Reports: UNI550258-UNI5: Studies of Charge Transfer Across the Interface Between a Small Aqueous Phase (<1femto liter) and a Bulk Organic Phase

Peng Sun, PhD, East Tennessee State University

There are wide applications of the system in which tiny heterogeneous droplets (Vdroplet <10-15 Liter) dispersed in another bulk phase. Such systems include cells and microemulsion etc. The study of charge transfer across the interface between a small aqueous (or organic) phase and a bulk organic (or aqueous) phase are of fundamental importance for life science and enhanced oil recovery etc.

According to our proposed research, we plan to study charge transfer across the interface between a small organic phase and a bulk aqueous phase. The key to the success of this study is to fix a small organic droplet on the surface of a nanometer-sized electrode so as to get a platform to electrochemically study the aforementioned system. In last year, we studied the modification of nanometer-sized electrode. The modification of nanometer-sized electrodes is important to the formation of a stable hydrophobic droplet on a nanometer-sized electrode. The modified nanometer-sized electrode has been characterized by using electrochemical methods and scanning electron microscopy. We also studied the kinetics of fast and slow electrochemical reactions on the modified nanometer-sized electrode. Our results show that the electrochemical response of a slow electrochemical reaction is not a Butler-Volmer response if the electrode is small enough. One master’s student and two undergraduate students involved in this project.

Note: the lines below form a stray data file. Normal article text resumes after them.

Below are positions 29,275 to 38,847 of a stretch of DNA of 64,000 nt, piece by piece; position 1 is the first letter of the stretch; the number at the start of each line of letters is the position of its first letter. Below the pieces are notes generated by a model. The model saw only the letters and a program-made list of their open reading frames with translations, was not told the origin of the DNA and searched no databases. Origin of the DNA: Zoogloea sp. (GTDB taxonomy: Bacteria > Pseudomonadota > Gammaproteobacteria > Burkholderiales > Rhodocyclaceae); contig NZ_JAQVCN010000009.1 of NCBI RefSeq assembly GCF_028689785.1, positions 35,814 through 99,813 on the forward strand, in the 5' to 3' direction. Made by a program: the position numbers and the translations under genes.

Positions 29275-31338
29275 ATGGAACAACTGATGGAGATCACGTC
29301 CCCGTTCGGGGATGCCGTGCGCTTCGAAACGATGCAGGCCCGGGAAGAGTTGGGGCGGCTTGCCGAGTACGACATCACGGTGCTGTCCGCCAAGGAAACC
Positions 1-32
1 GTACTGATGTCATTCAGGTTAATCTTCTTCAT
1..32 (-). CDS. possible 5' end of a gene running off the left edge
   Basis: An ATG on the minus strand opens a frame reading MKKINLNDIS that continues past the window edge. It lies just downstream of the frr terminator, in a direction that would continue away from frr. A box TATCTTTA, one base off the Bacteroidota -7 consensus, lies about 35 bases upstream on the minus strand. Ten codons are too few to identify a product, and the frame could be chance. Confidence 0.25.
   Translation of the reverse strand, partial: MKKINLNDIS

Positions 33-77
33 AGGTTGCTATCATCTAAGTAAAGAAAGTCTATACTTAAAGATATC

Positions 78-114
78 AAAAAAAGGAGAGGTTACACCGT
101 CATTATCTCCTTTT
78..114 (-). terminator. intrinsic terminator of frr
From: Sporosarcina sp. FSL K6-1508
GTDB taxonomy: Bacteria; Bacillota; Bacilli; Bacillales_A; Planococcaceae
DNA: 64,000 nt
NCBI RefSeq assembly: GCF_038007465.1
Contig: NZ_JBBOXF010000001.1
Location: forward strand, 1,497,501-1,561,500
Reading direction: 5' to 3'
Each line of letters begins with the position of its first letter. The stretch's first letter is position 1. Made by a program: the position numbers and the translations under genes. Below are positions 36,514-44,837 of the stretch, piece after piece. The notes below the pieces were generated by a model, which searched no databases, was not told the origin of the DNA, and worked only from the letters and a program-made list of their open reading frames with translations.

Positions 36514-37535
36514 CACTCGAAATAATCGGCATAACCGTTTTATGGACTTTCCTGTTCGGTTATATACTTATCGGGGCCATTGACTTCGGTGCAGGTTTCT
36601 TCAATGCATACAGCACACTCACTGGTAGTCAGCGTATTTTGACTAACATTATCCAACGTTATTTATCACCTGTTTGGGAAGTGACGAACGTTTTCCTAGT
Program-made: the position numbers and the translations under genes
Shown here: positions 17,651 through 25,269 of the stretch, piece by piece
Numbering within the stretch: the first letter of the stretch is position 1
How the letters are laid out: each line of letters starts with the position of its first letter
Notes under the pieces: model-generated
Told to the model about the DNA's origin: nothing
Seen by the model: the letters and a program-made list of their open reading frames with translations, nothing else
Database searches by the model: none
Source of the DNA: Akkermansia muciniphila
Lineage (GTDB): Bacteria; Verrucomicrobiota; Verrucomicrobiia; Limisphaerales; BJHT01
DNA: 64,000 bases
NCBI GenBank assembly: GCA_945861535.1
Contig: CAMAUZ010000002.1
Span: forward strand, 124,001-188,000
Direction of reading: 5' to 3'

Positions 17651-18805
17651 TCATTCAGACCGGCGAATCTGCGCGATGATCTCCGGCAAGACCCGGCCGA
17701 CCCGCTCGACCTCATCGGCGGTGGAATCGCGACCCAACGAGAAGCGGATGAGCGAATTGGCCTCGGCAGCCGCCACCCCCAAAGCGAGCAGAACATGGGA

By dipping the modified nanometer-sized electrode in 6-(mercaptohexyl)ferrocene, 1,2-Dichloroethane (DCE) solution,  1,2-Dichloroethane (DCE) droplets containing  6-(mercaptohexyl)ferrocene could be formed on the nanometer-sized electrode. The average radius of the DCE droplets is around several nanometers. A stable liquid/liquid interface is then formed when the droplets modified nanometer-sized electrode is immersed in aqueous solution. Oxidation of 6-(mercaptohexyl)ferrocene on a nanometer-sized electrode can induce anion transfer across the liquid/liquid interface. The half wave potential of the transfer of anion across the organic droplets/aqueous solution interface induced by the oxidation of 6-(mercaptohexyl)ferrocene has a negative shift compared with the same reaction across a normal sized liquid/liquid interface. Our result shows that the volume has a relatively big effect on ion transfer across the interface between organic solution and aqueous solution, especially when the volume is smaller than femto liters.